So, we lit firecrackers and threw them as hard as we could and watched them go bang. There were only a few duds out of the hundred or so in the brick.

I wasn't really convinced of their dud status, though and, as such, I refused to go near them for fear that I would lose toes and quite probably a leg.

Once the brick was finished, I hadn't hadn't had a dud in the past 30 or so. I thought that it was probably safe to go check on them.

Well, the very first one that I walked up to, I found because I saw a wisp of smoke near it. I never actually found the firecracker. What I found was a little tiny fire. Let's say a couple of inches in diameter in the dry grass.

I stomped on it.

This made my couple inch diameter fire become a 5 inch fire with a footprint in the middle of it.

So, I stomped it a few times.

Now, my 5 inch fire with a footprint was a 1 square foot fire with many footprints.

Well, that was enough for me. I chucked the bic lighter into the field and ran back to the stream a couple hundred yards away.  I grabbed something to extinguish the fire and ran back with it. When I arrived, the fire was a good 5-10 feet across and growing rapidly.  I looked down at the extinguisher I'd grabbed. I found myself holding a single cinder block.

I chucked it, and took off for home.

I burst into the house and announced, "MOM! I THINK THE FIELD IS ON FIRE!"

"No, Roman. They're burning trash down in Freeport." She went back to her sewing.


"Mom? I really think it's on fire! I can see smoke!"

"Roman, I told you. They burn trash out that way. Go load the dishwasher."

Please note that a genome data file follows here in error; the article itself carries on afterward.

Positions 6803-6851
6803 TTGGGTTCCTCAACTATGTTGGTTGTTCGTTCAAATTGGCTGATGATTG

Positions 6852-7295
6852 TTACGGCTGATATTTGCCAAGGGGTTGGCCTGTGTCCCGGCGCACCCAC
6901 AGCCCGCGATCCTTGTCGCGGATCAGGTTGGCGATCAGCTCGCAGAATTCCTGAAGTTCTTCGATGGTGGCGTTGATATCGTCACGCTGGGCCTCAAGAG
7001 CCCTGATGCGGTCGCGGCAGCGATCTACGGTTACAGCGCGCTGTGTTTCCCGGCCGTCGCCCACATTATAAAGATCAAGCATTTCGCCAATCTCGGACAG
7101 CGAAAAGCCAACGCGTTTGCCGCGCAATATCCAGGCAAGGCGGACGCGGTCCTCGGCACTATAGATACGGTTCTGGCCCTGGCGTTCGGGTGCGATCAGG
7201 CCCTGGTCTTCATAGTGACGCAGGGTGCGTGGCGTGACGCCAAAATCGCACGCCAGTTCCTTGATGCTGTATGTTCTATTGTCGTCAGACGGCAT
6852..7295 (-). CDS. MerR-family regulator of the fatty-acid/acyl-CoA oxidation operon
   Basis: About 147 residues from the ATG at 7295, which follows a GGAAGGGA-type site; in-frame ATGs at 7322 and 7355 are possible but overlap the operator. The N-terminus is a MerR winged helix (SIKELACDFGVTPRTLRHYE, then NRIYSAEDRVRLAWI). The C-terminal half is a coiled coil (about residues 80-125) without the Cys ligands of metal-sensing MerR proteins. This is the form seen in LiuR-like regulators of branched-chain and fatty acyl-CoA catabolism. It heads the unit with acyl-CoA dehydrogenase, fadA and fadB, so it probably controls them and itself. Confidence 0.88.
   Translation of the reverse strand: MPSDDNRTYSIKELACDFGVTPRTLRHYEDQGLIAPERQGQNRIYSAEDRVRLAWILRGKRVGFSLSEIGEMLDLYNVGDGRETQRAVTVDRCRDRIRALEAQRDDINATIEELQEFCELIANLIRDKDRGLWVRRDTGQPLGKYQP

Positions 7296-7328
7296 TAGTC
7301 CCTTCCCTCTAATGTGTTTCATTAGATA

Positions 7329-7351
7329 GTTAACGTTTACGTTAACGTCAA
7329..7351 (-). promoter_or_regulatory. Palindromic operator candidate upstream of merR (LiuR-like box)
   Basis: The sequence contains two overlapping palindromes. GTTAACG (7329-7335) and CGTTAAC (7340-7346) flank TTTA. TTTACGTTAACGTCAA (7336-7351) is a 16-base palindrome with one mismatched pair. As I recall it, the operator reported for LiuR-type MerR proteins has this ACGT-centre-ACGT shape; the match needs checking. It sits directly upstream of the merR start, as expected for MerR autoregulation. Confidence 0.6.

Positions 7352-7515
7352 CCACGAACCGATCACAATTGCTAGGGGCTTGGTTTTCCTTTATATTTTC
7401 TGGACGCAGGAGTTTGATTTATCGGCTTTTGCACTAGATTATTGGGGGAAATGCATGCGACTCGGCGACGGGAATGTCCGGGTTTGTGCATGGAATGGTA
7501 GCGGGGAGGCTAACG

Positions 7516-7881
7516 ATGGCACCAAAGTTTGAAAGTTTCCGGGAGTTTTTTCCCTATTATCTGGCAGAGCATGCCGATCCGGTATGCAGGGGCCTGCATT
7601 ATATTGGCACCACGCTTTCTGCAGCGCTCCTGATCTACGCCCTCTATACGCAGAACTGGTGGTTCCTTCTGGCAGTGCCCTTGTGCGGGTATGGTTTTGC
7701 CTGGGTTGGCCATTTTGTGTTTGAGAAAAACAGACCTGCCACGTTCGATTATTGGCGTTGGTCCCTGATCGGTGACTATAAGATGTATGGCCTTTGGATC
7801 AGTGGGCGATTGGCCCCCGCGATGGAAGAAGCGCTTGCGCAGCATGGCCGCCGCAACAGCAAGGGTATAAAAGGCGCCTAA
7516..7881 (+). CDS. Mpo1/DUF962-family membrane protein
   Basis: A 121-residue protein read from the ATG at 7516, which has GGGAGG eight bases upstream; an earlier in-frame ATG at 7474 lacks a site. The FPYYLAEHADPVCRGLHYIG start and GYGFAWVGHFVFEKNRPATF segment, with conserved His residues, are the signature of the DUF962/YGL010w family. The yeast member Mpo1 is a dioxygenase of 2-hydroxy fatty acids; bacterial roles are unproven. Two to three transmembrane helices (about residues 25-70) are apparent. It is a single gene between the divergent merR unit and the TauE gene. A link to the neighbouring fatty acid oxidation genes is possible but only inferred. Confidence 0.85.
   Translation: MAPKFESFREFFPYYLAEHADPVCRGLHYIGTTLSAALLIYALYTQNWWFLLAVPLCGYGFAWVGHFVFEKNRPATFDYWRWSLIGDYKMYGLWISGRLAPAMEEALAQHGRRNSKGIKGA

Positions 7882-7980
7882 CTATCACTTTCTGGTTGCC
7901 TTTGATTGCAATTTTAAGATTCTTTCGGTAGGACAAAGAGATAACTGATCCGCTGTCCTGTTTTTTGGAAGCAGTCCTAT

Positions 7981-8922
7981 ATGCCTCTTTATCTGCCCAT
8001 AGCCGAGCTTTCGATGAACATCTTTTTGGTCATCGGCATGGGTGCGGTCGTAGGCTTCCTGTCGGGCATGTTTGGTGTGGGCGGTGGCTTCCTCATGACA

"Mom! Stop sewing! Come here! Take your binoculars! I! Think! The! Field! Is! On! Fire!"

"Well, I'll be damned! That field is on fire!"

Long story short, it took a dozen or so firetrucks and lord knows how many firemen to finally extinguish the fire.  Turns out that pitch-bearing trees, for instance, fir trees, explode when the roots catch fire. This sends burning pitch in every direction causing a multiple hundred acre (turns out) Christmas Tree Farm to burn *really* quickly.

So, while it wasn't my *favorite* hangout, it was an awesome hangout. You see, pine trees release their seeds when they're burned. I turned all these nice neat rows of fir trees into a dense forest of trees with the notable exception of where the fire originally started. That, evidently, managed to burn the trees slowly enough that the pine cone seeds never actually had the chance to plant themselves or, maybe it burned hot enough to ruin the seeds or whatever. I never really did find out.